Meter said the chamber didn’t have details on whether the ballot questions have led to significant job loss locally.
Bill Anderson, chief economist for the Department of Employment, Training and Rehabilitation, cautioned against attributing economic tribulations to either law.
Researchers see anecdotal evidence that the new regulations have affected businesses, he said. But the Silver State suffered widespread malaise in 2007, starting with a substantial slowdown in the housing market and continuing with a dearth of the resort openings that propel the economy. Those forces likely dwarf any ballot-box fallout, Anderson said.
For Meter, the lesson is bigger than any economic message.
“Nevada voters signed onto these petitions with the best of intentions,” she said. “But these two laws are great examples of initiatives that have created substantial unintended consequences. It’s really difficult to grasp complex issues in a small paragraph on a ballot, and to appreciate the full spectrum of what an issue will mean and what its consequences will be.”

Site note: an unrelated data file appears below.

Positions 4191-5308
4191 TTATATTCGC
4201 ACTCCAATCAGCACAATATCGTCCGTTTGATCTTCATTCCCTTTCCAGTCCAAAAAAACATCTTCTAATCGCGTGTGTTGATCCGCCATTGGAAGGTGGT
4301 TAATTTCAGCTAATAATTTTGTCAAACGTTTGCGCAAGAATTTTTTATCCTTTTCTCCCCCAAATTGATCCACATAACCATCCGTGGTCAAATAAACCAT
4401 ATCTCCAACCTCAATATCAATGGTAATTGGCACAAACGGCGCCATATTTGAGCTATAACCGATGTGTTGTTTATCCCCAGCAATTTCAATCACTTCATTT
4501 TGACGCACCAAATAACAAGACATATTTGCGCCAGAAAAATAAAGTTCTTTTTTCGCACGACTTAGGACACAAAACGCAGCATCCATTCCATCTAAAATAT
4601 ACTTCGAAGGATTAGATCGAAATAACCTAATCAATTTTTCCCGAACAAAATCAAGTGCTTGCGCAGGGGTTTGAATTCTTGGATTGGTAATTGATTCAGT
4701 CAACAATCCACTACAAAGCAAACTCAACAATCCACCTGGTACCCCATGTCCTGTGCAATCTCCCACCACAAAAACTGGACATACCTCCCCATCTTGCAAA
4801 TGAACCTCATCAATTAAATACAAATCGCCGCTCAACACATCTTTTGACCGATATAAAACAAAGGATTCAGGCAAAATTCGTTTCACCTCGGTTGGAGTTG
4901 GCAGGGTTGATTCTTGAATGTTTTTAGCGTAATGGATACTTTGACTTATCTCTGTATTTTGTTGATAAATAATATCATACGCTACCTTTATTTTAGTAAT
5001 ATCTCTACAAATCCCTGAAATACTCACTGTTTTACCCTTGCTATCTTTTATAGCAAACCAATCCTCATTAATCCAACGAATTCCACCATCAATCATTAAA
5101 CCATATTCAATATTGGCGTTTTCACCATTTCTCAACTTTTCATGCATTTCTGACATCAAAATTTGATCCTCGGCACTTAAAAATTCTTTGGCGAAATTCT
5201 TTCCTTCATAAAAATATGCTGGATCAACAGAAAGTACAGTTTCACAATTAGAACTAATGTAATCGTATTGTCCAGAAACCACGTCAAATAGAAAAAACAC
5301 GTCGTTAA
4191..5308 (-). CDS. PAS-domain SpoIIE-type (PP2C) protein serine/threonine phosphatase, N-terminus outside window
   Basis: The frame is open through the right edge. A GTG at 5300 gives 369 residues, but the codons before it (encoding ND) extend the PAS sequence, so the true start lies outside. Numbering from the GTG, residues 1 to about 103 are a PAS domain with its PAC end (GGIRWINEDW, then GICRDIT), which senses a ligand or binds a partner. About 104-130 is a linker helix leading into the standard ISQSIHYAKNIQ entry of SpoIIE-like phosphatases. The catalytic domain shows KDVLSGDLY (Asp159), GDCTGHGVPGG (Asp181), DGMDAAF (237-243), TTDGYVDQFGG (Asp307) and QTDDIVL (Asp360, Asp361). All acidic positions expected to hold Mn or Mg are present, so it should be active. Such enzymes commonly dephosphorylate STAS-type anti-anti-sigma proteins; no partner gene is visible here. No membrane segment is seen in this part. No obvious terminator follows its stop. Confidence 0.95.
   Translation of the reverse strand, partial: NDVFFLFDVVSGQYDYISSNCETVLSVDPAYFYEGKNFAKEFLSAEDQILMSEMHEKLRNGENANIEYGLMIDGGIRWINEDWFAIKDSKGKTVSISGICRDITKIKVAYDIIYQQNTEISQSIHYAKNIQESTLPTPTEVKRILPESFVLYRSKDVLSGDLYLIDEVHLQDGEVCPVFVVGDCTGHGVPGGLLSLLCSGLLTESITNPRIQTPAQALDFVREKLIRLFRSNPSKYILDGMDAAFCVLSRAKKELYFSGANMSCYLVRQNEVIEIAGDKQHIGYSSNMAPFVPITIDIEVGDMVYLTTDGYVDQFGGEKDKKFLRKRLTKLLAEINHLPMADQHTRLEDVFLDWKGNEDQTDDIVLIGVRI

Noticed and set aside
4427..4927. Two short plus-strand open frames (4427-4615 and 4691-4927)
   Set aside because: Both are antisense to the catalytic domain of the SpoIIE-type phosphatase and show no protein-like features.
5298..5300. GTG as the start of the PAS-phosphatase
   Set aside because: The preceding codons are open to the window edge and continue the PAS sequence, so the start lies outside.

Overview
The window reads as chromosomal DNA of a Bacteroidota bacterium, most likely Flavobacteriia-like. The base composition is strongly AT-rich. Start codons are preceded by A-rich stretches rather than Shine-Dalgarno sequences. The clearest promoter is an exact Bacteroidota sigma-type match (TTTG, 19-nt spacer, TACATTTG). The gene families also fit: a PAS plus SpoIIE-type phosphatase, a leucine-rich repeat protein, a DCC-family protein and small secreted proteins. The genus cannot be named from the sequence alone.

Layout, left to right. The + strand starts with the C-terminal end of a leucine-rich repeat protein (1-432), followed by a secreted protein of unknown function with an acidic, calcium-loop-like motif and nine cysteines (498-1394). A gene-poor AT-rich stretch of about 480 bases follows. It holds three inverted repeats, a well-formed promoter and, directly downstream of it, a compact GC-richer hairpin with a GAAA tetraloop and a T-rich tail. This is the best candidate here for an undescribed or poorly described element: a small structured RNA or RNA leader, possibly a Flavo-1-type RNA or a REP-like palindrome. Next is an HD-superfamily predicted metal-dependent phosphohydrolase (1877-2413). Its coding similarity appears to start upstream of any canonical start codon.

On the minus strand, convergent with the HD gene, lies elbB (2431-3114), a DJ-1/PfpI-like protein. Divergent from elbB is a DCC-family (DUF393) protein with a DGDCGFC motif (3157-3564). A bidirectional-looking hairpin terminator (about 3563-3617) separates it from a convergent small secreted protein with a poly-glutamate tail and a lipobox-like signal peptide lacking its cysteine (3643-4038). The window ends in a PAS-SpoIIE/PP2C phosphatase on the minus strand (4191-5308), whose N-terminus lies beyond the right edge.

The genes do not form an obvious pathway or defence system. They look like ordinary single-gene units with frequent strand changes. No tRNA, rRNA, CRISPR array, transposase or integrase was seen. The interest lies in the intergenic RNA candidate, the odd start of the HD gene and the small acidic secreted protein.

10) LENDER PROBLEMS
About 130 real estate investors were relying on Southwest Exchange of Henderson to hold $95 million when the firm closed 11 months ago.
The real estate investors have yet to see any of their money trickle back from a court-directed receivership, but the investors got some good news in November when a stock brokerage agreed to settle lawsuits for damages by paying $23 million.
Southwest Exchange was a qualified intermediary or accommodator. Real estate investors often rely on intermediaries like Southwest Exchange to hold the proceeds from property sales. When intermediaries hold the sale proceeds, investors can delay paying income taxes on their gains and roll over the money into another property.